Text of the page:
Could Adonis Garcia be a diamond in the rough?

Since coming over from Cuba in 2012, outfielder Adonis Garcia‘s minor league numbers have been pretty lack-luster. In 110 games spread across an assortment of minor league levels, the soon-to-be 29-year-old hit just .261/.301/.395. Numbers like that certainly don’t scream “big league ready,” yet Garcia managed to stick with the big league club through the entirety of spring training, outlasting players like Austin Romine, J.R. Murphy, Scott Sizemore, and even fellow outfielder Zoilo Almonte.

Of course, it could just be that the Yankees kept him around to act as a warm body late in spring. Although, they didn’t appear to have much need for a warm-body outfielder. Jacoby Ellsbury, Carlos Beltran, Brett Gardner, Alfonso Soriano, and Ichiro Suzuki were all locks to make the team, while Almonte and Antoan Richardson figure to be possible callups should a need arise.┬áTo me, the fact that he stuck around so long means the Yankees really wanted to get some extra looks at Garcia, who’s hit a torrid .419/.438/.516 this spring.

Although he’s nearly 30, we still don’t really know what Garcia is yet. He has less than 500 PA’s to his name and many of them were likely hampered by injury. It’s not out of the question that he’s much better than his unimpressive minor league numbers suggest. After breaking his hand in last year’s Spring Training, Garcia was limited to just 50 games with Triple-A Scranton, where he hit an unimpressive .256/.312/.357. One thing that really stood out in those games was his 9.7% strikeout rate. Clearly, this is a guy who can at least put the ball in play, and now that his hand injury is behind him, maybe he’ll start hitting for some power as well.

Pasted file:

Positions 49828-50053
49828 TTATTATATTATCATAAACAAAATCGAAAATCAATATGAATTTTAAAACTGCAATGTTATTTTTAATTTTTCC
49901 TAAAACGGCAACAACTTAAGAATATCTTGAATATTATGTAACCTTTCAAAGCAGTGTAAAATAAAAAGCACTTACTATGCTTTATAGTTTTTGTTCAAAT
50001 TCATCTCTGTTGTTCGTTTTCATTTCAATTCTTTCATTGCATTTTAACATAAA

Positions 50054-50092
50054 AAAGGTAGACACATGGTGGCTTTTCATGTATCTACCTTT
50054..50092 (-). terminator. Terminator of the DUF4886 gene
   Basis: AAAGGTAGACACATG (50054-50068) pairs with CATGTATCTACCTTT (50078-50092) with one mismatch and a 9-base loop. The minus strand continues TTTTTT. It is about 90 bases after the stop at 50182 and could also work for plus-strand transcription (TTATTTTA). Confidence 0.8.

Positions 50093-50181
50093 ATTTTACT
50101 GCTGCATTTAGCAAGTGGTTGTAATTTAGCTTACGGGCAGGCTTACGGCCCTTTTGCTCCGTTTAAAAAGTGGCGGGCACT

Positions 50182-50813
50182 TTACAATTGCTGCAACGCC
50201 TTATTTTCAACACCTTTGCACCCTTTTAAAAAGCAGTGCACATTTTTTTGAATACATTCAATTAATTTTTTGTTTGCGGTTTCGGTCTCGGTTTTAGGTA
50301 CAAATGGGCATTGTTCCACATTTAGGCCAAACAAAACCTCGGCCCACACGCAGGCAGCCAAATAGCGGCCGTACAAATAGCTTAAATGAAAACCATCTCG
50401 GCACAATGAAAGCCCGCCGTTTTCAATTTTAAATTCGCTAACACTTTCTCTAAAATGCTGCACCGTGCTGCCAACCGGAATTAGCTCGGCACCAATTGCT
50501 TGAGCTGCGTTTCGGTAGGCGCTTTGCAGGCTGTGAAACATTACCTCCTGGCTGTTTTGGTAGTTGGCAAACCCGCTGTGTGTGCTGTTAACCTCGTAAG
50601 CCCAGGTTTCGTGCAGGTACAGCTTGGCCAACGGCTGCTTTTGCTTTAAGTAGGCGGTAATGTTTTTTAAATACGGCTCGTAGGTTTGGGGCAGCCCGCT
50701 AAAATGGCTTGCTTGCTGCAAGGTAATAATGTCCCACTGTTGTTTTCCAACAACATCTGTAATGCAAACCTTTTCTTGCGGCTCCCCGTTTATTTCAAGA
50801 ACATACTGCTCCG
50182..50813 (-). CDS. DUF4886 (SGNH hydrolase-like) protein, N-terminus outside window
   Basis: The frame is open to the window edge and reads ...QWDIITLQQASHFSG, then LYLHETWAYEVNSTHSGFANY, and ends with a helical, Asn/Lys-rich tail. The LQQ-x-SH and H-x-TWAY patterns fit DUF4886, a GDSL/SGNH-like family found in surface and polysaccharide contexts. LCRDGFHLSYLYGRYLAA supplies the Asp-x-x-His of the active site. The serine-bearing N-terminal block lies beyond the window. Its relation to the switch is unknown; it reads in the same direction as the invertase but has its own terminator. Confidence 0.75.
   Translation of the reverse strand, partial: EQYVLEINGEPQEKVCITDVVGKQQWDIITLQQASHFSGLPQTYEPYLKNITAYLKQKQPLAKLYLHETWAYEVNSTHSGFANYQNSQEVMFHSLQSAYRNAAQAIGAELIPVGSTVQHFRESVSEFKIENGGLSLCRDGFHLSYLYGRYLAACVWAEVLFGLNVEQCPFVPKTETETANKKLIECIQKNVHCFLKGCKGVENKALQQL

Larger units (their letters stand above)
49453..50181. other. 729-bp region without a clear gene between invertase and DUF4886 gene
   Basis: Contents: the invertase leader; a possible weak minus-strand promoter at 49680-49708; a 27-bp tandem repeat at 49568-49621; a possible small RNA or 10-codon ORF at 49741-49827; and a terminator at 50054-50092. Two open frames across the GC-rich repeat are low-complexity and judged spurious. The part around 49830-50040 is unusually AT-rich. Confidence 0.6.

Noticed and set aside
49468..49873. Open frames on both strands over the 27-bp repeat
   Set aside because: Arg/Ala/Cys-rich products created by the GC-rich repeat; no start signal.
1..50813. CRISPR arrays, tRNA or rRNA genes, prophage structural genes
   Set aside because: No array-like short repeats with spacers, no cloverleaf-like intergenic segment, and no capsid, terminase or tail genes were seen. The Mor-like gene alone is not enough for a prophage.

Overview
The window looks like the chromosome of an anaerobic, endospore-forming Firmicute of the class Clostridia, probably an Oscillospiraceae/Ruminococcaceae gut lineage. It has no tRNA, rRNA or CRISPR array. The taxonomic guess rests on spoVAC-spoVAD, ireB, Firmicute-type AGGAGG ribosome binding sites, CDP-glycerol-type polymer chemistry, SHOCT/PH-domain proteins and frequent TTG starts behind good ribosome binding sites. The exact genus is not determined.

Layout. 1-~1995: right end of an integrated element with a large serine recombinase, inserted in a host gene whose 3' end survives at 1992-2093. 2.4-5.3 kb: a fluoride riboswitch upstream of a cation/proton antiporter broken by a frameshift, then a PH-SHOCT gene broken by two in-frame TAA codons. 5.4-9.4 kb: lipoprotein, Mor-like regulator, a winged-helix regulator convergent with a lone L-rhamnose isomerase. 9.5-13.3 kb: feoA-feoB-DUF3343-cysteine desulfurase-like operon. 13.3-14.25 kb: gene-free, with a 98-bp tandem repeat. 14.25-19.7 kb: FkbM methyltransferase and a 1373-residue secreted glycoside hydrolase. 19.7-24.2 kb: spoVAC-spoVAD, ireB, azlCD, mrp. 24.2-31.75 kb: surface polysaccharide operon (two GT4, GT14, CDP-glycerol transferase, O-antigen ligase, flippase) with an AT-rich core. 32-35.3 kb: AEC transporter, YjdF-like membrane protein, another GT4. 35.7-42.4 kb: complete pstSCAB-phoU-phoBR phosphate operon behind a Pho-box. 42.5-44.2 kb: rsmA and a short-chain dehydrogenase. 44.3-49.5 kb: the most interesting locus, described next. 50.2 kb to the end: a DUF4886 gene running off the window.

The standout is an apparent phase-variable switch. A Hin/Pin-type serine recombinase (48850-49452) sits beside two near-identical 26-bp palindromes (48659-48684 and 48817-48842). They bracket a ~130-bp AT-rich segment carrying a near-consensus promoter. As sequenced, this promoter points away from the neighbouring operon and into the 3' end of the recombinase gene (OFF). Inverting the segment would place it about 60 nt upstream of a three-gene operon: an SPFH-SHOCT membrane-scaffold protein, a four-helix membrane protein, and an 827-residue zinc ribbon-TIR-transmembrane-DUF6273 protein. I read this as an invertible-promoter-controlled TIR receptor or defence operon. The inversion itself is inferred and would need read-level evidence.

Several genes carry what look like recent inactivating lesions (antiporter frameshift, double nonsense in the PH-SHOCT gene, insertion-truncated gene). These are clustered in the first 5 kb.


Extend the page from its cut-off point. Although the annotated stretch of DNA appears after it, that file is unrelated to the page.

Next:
We shouldn’t look too deeply into anything that happens in spring training, but the Yankees seem to like what they’ve seen from Garcia and seem to think he’s more than just minor league fodder. Garcia will be one to watch in Scranton this year and it wouldn’t surprise me if he found his way onto the big league roster at some point in 2014.

About Chris

Chris works in economic development by day, but spends most of his nights thinking about baseball. He writes for Pinstripe Pundits, and is an occasional user of the twitter machine: @_chris_mitchell
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